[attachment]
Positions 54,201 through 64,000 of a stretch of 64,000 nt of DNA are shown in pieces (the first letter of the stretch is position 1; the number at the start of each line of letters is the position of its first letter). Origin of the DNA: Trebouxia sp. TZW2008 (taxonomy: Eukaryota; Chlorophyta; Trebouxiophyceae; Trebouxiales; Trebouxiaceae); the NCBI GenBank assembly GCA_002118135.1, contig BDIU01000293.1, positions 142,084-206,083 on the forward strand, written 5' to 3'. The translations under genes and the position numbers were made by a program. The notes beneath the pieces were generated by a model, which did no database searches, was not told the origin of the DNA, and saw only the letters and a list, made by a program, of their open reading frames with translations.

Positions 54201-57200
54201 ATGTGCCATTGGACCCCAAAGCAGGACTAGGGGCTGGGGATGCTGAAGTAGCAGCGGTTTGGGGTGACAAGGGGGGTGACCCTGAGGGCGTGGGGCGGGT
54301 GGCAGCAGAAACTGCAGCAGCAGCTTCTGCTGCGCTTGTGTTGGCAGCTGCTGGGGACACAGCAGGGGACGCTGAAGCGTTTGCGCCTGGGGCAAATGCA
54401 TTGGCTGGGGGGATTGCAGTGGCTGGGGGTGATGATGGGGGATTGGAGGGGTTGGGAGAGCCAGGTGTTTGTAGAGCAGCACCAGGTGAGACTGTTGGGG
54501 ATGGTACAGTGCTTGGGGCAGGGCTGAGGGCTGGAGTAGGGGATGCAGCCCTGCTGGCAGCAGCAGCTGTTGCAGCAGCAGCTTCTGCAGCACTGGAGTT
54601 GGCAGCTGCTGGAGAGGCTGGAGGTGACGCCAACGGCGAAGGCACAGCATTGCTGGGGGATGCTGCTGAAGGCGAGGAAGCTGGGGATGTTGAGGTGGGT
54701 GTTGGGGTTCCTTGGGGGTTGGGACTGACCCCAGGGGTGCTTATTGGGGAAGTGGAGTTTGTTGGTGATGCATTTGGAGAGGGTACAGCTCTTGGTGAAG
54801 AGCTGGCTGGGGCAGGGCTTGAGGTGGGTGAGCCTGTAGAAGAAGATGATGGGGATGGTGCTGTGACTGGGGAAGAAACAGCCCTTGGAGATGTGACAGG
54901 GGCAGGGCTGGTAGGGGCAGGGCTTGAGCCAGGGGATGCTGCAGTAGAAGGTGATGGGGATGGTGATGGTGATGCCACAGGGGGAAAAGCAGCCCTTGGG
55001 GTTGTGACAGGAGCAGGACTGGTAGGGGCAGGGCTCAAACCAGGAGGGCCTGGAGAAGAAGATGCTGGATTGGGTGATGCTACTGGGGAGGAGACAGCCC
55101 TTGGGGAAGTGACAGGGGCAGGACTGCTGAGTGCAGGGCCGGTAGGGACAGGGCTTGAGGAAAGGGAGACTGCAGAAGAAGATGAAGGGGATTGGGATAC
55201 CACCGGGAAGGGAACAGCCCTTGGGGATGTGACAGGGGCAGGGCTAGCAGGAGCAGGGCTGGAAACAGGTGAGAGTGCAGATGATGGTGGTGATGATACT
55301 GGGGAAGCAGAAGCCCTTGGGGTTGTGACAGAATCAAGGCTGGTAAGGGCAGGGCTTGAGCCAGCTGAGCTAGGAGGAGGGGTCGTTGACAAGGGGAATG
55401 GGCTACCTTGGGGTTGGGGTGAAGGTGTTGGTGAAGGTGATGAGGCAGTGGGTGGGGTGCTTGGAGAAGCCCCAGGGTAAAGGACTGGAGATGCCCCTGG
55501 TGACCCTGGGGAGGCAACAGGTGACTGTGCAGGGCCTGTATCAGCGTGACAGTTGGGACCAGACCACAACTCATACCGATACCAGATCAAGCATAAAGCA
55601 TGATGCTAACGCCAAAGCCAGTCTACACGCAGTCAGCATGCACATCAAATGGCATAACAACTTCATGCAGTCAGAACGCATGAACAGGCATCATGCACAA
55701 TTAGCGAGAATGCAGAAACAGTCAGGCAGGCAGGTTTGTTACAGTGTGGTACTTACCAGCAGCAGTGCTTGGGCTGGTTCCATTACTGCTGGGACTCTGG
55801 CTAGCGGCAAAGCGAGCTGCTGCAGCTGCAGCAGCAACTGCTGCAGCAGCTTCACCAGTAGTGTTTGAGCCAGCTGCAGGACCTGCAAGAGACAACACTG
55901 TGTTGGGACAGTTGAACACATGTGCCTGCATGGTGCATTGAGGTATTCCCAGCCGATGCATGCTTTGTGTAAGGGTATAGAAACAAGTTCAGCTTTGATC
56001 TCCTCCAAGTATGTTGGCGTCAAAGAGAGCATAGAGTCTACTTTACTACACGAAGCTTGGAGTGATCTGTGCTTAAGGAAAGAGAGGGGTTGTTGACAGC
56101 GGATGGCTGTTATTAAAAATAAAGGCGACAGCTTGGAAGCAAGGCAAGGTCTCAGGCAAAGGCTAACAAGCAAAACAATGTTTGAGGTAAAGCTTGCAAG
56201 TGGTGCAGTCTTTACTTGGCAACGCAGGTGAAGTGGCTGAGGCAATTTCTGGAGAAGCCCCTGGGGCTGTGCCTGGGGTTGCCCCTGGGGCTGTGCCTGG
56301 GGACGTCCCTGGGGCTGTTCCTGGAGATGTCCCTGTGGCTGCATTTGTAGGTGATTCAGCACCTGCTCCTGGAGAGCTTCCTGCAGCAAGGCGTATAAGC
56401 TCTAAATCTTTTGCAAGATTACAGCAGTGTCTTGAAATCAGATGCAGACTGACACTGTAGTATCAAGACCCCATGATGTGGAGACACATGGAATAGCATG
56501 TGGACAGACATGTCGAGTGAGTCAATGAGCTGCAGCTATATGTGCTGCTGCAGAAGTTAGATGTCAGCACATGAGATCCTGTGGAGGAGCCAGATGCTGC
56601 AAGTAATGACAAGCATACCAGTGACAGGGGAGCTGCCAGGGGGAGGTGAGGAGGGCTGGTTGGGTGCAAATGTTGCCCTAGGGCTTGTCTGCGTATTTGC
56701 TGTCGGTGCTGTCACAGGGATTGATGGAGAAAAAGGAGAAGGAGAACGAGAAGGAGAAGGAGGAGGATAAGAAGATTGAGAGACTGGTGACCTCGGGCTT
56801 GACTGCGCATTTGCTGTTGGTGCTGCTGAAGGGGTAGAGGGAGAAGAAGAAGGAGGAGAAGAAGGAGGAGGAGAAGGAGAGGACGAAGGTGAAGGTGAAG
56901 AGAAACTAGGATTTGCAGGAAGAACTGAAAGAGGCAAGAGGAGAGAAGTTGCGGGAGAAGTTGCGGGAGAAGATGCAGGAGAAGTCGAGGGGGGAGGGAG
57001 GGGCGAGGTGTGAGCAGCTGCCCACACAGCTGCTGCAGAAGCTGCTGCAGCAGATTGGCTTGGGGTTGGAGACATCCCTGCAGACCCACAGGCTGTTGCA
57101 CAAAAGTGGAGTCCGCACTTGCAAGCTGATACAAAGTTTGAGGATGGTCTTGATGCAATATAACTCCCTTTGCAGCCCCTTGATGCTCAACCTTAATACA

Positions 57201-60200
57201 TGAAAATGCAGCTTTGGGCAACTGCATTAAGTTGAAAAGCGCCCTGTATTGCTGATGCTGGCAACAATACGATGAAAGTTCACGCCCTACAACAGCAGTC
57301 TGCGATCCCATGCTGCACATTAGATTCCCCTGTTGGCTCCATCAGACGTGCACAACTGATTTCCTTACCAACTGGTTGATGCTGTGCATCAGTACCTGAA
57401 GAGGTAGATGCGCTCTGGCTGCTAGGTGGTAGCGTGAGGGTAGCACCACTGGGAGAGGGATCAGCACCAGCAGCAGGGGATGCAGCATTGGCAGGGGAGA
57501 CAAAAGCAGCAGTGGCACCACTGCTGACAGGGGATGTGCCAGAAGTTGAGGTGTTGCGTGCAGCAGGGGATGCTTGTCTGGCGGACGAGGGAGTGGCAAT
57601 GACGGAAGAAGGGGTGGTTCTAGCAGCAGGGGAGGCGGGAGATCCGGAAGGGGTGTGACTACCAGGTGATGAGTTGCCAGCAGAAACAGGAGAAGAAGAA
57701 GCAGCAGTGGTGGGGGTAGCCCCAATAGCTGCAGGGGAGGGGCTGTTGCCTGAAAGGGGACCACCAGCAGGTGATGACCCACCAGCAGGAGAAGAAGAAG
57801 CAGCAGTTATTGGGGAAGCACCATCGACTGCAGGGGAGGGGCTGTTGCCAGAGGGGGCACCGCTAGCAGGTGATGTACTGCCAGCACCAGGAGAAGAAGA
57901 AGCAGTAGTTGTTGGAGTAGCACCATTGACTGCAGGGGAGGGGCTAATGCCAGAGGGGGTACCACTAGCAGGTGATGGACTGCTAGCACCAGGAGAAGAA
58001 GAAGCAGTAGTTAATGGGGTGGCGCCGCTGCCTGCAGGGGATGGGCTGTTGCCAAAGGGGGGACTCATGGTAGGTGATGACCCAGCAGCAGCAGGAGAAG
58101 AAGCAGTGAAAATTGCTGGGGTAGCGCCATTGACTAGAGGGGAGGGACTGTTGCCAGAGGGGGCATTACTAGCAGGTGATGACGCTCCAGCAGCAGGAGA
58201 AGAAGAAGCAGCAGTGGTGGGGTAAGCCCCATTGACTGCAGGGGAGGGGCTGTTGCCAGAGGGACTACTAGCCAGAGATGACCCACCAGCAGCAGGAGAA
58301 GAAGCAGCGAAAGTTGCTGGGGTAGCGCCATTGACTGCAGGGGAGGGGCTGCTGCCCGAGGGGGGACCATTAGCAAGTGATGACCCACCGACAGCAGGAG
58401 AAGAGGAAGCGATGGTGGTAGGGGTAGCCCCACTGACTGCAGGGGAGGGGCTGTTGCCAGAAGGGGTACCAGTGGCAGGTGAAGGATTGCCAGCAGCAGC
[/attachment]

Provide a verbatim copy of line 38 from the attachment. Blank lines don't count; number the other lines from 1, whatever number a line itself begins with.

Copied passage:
57601 GACGGAAGAAGGGGTGGTTCTAGCAGCAGGGGAGGCGGGAGATCCGGAAGGGGTGTGACTACCAGGTGATGAGTTGCCAGCAGAAACAGGAGAAGAAGAA